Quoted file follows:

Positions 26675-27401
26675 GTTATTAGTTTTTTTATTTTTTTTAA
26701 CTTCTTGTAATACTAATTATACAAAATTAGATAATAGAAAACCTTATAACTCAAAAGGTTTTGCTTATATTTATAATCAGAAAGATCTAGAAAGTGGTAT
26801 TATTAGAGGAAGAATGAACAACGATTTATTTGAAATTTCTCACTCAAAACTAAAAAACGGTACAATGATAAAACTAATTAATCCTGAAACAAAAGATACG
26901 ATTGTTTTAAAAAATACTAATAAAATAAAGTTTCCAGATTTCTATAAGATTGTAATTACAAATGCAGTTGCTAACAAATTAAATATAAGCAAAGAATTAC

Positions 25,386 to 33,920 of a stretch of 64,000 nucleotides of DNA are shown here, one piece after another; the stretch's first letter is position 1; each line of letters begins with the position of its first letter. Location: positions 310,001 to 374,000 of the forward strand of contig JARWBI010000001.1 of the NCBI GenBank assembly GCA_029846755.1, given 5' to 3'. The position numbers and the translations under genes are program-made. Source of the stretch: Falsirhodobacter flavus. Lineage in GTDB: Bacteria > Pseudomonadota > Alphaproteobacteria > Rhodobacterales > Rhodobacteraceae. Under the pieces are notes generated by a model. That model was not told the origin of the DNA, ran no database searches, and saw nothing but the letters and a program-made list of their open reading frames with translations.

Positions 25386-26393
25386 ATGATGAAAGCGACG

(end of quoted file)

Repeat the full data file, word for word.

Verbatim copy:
Positions 26675-27401
26675 GTTATTAGTTTTTTTATTTTTTTTAA
26701 CTTCTTGTAATACTAATTATACAAAATTAGATAATAGAAAACCTTATAACTCAAAAGGTTTTGCTTATATTTATAATCAGAAAGATCTAGAAAGTGGTAT
26801 TATTAGAGGAAGAATGAACAACGATTTATTTGAAATTTCTCACTCAAAACTAAAAAACGGTACAATGATAAAACTAATTAATCCTGAAACAAAAGATACG
26901 ATTGTTTTAAAAAATACTAATAAAATAAAGTTTCCAGATTTCTATAAGATTGTAATTACAAATGCAGTTGCTAACAAATTAAATATAAGCAAAGAATTAC

Positions 25,386 to 33,920 of a stretch of 64,000 nucleotides of DNA are shown here, one piece after another; the stretch's first letter is position 1; each line of letters begins with the position of its first letter. Location: positions 310,001 to 374,000 of the forward strand of contig JARWBI010000001.1 of the NCBI GenBank assembly GCA_029846755.1, given 5' to 3'. The position numbers and the translations under genes are program-made. Source of the stretch: Falsirhodobacter flavus. Lineage in GTDB: Bacteria > Pseudomonadota > Alphaproteobacteria > Rhodobacterales > Rhodobacteraceae. Under the pieces are notes generated by a model. That model was not told the origin of the DNA, ran no database searches, and saw nothing but the letters and a program-made list of their open reading frames with translations.

Positions 25386-26393
25386 ATGATGAAAGCGACG